Extractum Phytolaccae.—Extract of Poke.
Related entry: Phytolacca.—Phytolacca
Preparation.—Exhaust the recently dried leaves of poke, in coarse powder, with diluted alcohol, a sufficient quantity, proceeding in the same manner as explained for the preparation of Alcoholic Extracts, on page 758. Extract of poke prepared in this manner, is superior to that prepared in the ordinary way with water. The leaves employed in the preparation of the extract should be gathered immediately previous to the ripening of the berries, at which period they are the most active. An extract is prepared from the poke-root in the same manner. An extract formed by evaporating the expressed juice of the recent ripe berries is frequently employed, and has been recently highly lauded as an antifat.
Medical Uses and Dosage.—These various extracts of poke are emetic and purgative in large doses; in medicinal doses they are alterative, and are especially useful in syphilitic, mercurio-syphilitic, and rheumatic diseases, and particularly in the osteocopic pains of mercurio-syphilis. They lose their virtues by age, and should be freshly prepared every year. The dose is from 1 to 5 grains, or more, 3 times a day. The inspissated juice of poke-berries (Succus inspissatus phytolaccae baccae), is frequently employed as a valuable agent in rheumatism; it is milder than the extract prepared from the root or leaves. The dose, both as an antifat and in rheumatism, is from 2 to 5 grains 3 times daily. Since, so far as we know, all advertised antifat remedies are given by specialists in connection with heavy doses of cathartics, the inference is that the cathartic deserves the credit for the loss of flesh.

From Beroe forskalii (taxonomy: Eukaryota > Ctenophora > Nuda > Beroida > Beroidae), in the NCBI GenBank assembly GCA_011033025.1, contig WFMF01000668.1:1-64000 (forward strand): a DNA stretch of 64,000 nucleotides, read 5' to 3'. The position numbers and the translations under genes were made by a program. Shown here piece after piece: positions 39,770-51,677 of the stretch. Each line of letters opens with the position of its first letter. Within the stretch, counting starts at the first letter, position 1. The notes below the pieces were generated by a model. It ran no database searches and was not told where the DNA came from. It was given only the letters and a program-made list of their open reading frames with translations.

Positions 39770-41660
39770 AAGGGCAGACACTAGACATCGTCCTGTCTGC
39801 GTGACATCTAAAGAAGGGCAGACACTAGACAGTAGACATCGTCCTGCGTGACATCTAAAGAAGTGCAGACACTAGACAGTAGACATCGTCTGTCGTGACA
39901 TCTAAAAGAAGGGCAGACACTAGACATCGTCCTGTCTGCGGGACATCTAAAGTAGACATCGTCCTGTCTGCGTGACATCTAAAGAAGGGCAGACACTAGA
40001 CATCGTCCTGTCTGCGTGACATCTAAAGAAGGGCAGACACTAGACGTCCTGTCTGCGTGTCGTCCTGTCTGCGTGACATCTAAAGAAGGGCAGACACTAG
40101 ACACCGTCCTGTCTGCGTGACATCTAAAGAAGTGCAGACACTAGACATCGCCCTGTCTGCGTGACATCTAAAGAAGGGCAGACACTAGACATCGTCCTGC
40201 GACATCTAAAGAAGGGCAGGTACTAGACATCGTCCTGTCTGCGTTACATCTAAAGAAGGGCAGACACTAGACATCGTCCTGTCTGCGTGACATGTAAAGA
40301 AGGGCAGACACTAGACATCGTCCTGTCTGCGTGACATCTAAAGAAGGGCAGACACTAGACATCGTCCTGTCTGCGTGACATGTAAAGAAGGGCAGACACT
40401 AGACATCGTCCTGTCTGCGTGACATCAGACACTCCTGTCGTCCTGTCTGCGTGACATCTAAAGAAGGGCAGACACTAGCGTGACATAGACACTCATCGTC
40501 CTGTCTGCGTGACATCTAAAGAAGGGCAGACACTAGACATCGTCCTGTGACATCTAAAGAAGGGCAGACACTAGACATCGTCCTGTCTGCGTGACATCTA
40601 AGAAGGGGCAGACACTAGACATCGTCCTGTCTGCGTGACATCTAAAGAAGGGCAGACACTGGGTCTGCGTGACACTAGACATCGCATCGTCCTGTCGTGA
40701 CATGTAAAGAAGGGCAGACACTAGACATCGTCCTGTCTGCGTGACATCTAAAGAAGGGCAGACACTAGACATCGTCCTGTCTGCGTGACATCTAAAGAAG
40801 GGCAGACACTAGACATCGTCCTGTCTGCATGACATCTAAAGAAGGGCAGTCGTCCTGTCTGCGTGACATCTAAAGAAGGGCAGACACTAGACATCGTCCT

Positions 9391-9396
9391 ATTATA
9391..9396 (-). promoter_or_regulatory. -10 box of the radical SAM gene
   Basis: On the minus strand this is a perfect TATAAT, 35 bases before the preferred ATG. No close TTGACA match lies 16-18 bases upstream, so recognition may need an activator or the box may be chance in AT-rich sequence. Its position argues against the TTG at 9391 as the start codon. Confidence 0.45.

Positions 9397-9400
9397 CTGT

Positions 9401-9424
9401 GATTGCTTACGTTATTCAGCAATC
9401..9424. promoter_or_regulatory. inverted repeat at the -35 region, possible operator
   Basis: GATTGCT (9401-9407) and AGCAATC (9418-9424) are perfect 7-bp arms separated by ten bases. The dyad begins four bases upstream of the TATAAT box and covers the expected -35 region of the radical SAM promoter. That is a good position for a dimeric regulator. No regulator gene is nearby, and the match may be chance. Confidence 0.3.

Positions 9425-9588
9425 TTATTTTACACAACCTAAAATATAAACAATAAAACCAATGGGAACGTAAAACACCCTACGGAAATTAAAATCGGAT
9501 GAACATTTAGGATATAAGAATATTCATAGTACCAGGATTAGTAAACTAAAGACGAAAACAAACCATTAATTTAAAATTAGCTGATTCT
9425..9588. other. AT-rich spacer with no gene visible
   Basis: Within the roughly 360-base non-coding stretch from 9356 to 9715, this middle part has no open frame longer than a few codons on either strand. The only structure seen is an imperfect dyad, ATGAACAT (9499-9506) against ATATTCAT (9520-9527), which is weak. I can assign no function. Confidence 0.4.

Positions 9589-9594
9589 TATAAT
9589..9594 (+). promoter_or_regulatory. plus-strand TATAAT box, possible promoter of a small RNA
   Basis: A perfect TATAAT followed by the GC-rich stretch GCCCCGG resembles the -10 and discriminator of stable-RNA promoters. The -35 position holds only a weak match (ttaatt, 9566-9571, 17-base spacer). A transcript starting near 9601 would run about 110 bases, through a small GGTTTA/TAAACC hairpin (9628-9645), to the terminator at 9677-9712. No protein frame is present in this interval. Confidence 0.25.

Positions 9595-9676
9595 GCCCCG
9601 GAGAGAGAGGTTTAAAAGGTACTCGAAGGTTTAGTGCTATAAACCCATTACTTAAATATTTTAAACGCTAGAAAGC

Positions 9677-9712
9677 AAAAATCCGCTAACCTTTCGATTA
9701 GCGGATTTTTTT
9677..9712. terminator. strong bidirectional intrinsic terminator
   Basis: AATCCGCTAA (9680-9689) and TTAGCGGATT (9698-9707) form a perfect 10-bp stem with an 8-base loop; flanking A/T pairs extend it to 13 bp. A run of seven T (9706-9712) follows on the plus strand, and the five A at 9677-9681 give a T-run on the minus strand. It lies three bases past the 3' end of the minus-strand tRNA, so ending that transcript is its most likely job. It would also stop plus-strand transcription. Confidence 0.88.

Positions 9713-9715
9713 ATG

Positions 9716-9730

Extractum Phytolaccae Radicis Fluidum (U. S. P.)—Fluid Extract of Phytolacca Root.
SYNONYM: Fluid extract of poke-root.
Preparation.—"Phytolacca root, in No. 60 powder, one thousand grammes (1000 Gm.) [2 lbs. av., 3 ozs., 120 grs.]; alcohol, water, each, a sufficient quantity to make one thousand cubic centimeters (1000 Cc.) [33 fl℥, 391♏]. Mix six hundred cubic centimeters (600 Cc.) [20 fl℥, 138♏] of alcohol with three hundred cubic centimeters (300 Cc.) [10 fl℥, 69♏] of water, and, having moistened the powder with four hundred cubic centimeters (400 Cc.) [13 fl℥, 252♏] of the mixture, pack it firmly in a cylindrical percolator; then add enough menstruum to saturate the powder, and leave a stratum above it. When the liquid begins to drop from the percolator, close the lower orifice, and having closely covered the percolator, macerate for 48 hours. Then allow the percolation to proceed, gradually adding menstruum, using the same proportions of alcohol and water as before until the phytolacca root is exhausted. Reserve the first eight hundred cubic centimeters (800 Cc.) [27 fl℥, 25♏] of the percolate, and evaporate the remainder, at a temperature not exceeding 50° C. (122° F.), to a soft extract; dissolve this in the reserved portion, and add enough menstruum to make the fluid extract measure one thousand cubic. centimeters (1000 Cc.) [33 fl℥, 391♏]"—(U. S. P.).
Medical Uses and Dosage.—As poke-root is of little value unless fresh, it is very probable that this preparation will be of little value in therapy. Dose, from 5 to 10 minims, 3 or 4 times a day.
King's American Dispensatory, 1898, was written by Harvey Wickes Felter, M.D., and John Uri Lloyd, Phr. M., Ph. D.